Cyberthreats are an ever looming problem in the Internet-focused life that we are used to in this day and age. We have bodies with a sole mandate of detecting such risks and others that do their best to tackle them so that we remain safe.
According to the latest statistics from the Communication Authority of Kenya for Q4 2018-2019, they recorded a deluge of cyber threats last quarter. Between April and June of 2019, the National KET-CIRT recorded a total of 26.6 million cyberthreat events, which was more than double what was recorded between January and March of this year (11.25 million).
The report says that the reason for such a massive increase in the total of cyberthreat events was due to the “global increase in malware including ransomware attacks during this period.”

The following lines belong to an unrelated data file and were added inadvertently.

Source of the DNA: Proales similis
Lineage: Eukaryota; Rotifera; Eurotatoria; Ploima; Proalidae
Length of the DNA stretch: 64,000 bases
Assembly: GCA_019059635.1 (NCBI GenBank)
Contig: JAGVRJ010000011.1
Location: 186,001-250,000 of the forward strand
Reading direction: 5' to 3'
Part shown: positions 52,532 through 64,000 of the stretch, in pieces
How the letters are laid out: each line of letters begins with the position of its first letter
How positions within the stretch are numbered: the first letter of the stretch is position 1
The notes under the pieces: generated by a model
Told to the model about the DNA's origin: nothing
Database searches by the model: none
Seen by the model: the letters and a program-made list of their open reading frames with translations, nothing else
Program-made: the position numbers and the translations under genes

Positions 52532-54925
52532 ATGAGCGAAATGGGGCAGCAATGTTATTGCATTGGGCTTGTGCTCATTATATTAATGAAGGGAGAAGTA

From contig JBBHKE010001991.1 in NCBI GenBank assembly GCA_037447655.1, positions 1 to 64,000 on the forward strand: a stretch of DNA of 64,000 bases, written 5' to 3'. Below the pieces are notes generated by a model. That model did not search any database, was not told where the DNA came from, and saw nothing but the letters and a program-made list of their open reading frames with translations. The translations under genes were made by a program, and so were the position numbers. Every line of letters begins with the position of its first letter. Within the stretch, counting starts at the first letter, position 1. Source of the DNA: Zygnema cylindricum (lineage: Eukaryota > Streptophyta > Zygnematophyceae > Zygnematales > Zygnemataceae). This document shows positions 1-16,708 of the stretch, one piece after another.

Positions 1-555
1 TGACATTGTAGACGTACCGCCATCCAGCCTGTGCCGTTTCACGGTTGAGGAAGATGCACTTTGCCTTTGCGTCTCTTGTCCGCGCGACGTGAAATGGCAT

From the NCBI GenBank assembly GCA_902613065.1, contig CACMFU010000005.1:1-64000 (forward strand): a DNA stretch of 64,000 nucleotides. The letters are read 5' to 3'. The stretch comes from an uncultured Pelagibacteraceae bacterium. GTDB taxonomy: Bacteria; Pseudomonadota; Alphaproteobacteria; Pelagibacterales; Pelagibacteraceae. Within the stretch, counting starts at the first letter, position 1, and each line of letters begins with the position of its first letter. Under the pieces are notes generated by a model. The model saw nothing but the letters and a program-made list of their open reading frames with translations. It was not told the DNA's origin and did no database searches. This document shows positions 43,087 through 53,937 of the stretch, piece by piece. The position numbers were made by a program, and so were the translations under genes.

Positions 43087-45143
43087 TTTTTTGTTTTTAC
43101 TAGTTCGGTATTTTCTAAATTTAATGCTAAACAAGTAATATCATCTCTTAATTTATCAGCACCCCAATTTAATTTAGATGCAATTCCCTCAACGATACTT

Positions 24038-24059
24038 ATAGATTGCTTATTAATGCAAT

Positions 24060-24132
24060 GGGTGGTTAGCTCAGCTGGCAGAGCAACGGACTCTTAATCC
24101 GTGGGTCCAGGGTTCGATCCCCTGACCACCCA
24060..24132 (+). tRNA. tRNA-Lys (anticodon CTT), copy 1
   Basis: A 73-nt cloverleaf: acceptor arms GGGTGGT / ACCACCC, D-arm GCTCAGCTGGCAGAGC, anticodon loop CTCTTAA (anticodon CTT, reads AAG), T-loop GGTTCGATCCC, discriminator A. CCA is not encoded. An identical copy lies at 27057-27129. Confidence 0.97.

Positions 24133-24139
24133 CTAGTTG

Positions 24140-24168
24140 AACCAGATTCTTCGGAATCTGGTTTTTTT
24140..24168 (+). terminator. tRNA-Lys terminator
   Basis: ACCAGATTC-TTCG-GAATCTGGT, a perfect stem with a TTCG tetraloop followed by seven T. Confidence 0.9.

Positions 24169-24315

The biggest contributor to the swelling of the cyberthreat events statistic was the number of malware events detected. Over 21.1 million incidences of malware were reported, which was almost thrice what was reported the previous quarter (8.8 million).
Other contributors to the huge number include the increase of DDOS/Botnet attacks from 1.1 million in Q3 to 2.3 million events in Q4 and an increase of web application attacks from 1.2 million to over 3 million events in the same quarter.
In addition, the National KE-CIRT issued 16,347 cyber threat advisories, which is a 15.3% increase from the numbers posted in the previous quarter. They issued these advisories to the affected critical infrastructure service providers.
Recently, Microsoft released a report that revealed that Africans are incredibly vulnerable to all sorts of malware attacks like trojans, spyware, keyloaders and more. Countries like Ethiopia recorded the highest malware encounter rates and although Kenya was not as high as its neighbour, it was still far from being as protected as more developed countries.